C. SPECIFIC OBJECTIVES AND RESPONSIBILITIES BY YEAR OF TRAINING (PROGRESSIVE LINES OF RESPONSIBILITY)
The residency program’s curriculum develops the competency necessary for the practice of quality and safe medical care. Competency is defined by level of training and the venue of medical care. Specific objectives and responsibilities are evaluated using the above methods.
1. PGY-1 Residents:
First year residents are accepted through the National Residency Matching Program. The intern is assigned to the 2015-2016 DEPARTMENT OF ORTHOPAEDIC SURGERY Service at one of the participating training institutions. He or she is under the supervision of the Chair of the Department, the Program Director, full time faculty, and supervising residents.
The goal of the first year is to acquire diagnostic, therapeutic and prognostic skills through participation in direct patient care in supervised inpatient and outpatient settings. A typical year includes:
7. Six months ortho
a. General Knowledge: The first-year resident obtains knowledge related to the presenting manifestations, natural history, complications, pathophysiology, differential diagnosis, and appropriate diagnostic and management plans for the most common diseases and conditions in the practice of the specialty. This includes diseases and conditions seen in ambulatory patients, emergency departments, regular hospital services and intensive care units. The intern develops proficiency in the interpretation of diagnostic studies used in the evaluation of common diseases in the specialty. First year residents also acquire knowledge about the indications, limitations, complications and cost effectiveness of common diagnostic tests and procedures. The first year resident obtains knowledge of the therapeutic indications used for the management of the common diseases in the specialty.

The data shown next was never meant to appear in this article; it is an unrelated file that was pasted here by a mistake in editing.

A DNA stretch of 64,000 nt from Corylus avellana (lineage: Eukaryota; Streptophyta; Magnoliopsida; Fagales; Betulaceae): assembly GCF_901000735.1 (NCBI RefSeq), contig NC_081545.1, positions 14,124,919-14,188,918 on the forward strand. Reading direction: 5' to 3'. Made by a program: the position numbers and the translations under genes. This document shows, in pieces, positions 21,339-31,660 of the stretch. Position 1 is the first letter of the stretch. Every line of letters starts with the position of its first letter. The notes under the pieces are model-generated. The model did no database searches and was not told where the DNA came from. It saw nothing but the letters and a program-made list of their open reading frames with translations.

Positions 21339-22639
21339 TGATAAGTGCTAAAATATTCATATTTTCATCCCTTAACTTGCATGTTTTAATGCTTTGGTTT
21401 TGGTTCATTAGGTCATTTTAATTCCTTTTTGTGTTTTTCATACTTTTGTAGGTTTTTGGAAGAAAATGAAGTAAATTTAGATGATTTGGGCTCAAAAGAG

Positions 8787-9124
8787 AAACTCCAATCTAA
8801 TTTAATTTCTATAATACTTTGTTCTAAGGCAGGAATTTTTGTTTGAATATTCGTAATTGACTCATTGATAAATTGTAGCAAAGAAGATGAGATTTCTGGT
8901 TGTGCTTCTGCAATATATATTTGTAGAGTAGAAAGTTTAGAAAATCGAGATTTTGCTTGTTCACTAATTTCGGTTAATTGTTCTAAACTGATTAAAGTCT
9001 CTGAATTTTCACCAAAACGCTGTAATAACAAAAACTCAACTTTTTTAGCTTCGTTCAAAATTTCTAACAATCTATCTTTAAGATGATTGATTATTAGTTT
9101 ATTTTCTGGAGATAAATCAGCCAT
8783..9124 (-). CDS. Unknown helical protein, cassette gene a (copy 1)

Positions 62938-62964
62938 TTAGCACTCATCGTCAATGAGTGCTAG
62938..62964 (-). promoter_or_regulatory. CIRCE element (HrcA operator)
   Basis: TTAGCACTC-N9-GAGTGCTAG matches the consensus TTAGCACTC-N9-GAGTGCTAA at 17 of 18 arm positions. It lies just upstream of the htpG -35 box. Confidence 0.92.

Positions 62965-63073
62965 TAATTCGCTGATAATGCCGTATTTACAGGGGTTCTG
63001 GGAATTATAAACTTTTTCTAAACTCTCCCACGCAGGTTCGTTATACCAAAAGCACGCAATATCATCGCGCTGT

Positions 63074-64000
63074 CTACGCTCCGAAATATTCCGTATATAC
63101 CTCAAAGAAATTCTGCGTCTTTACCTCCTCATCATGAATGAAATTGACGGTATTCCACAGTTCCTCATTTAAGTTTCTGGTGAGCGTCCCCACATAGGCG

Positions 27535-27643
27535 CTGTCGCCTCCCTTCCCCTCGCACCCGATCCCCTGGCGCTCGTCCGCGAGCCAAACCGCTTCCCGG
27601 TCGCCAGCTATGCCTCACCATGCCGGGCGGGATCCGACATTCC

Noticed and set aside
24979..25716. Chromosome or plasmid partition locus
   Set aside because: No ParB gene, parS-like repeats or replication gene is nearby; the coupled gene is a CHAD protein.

First year residents learn systems-based care by participation in a longitudinal instructional curriculum on the systems of medical care, including didactic lecture/seminars, clinical practice, morbidity/mortality conferences, and participation in Quality Improvement experiential learning projects. First year residents are introduced to medical research by participating in a year-long, longitudinal curriculum including a monthly journal club and basics of research sponsored by the Department’s faculty., or original research) to a local or national organization.
PGY 1 Residents – General Trauma
Beginning July 1, 2000, the design, implementation, and oversight of the PGY 1 is under the direction of the Orthopaedic Residency Program Director. There are six months of structured education in surgery, and six months of orthopaedics. This includes two months as a resident on one of the surgical trauma teams at University Hospital. During this time residents are involved with every aspect of care of the polytrauma patient including pre-operative, intra-operative, and post-operative care. The high volume of trauma patients seen at this institution gives the resident an opportunity to participate in all facets of the management of patients with trauma. Overall supervision for the rotation is by the faculty in the Department of Surgery here at Tulane.